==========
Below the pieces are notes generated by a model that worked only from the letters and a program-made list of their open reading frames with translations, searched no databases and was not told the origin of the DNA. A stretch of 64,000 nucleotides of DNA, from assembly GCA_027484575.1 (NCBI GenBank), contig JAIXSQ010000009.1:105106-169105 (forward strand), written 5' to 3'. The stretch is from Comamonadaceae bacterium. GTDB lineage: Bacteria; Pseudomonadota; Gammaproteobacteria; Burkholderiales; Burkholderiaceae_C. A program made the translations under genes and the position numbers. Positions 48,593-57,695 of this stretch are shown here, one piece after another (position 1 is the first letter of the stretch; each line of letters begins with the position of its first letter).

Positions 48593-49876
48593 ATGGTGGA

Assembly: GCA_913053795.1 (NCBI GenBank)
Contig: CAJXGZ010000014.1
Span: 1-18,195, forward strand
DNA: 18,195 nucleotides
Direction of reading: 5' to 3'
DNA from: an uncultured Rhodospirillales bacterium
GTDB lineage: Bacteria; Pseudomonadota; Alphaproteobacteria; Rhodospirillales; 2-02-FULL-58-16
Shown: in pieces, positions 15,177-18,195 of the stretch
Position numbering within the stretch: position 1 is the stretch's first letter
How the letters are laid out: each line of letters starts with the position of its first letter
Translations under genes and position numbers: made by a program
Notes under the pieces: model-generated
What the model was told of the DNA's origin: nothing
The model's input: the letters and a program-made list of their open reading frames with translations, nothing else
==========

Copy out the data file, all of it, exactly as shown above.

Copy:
Below the pieces are notes generated by a model that worked only from the letters and a program-made list of their open reading frames with translations, searched no databases and was not told the origin of the DNA. A stretch of 64,000 nucleotides of DNA, from assembly GCA_027484575.1 (NCBI GenBank), contig JAIXSQ010000009.1:105106-169105 (forward strand), written 5' to 3'. The stretch is from Comamonadaceae bacterium. GTDB lineage: Bacteria; Pseudomonadota; Gammaproteobacteria; Burkholderiales; Burkholderiaceae_C. A program made the translations under genes and the position numbers. Positions 48,593-57,695 of this stretch are shown here, one piece after another (position 1 is the first letter of the stretch; each line of letters begins with the position of its first letter).

Positions 48593-49876
48593 ATGGTGGA

Assembly: GCA_913053795.1 (NCBI GenBank)
Contig: CAJXGZ010000014.1
Span: 1-18,195, forward strand
DNA: 18,195 nucleotides
Direction of reading: 5' to 3'
DNA from: an uncultured Rhodospirillales bacterium
GTDB lineage: Bacteria; Pseudomonadota; Alphaproteobacteria; Rhodospirillales; 2-02-FULL-58-16
Shown: in pieces, positions 15,177-18,195 of the stretch
Position numbering within the stretch: position 1 is the stretch's first letter
How the letters are laid out: each line of letters starts with the position of its first letter
Translations under genes and position numbers: made by a program
Notes under the pieces: model-generated
What the model was told of the DNA's origin: nothing
The model's input: the letters and a program-made list of their open reading frames with translations, nothing else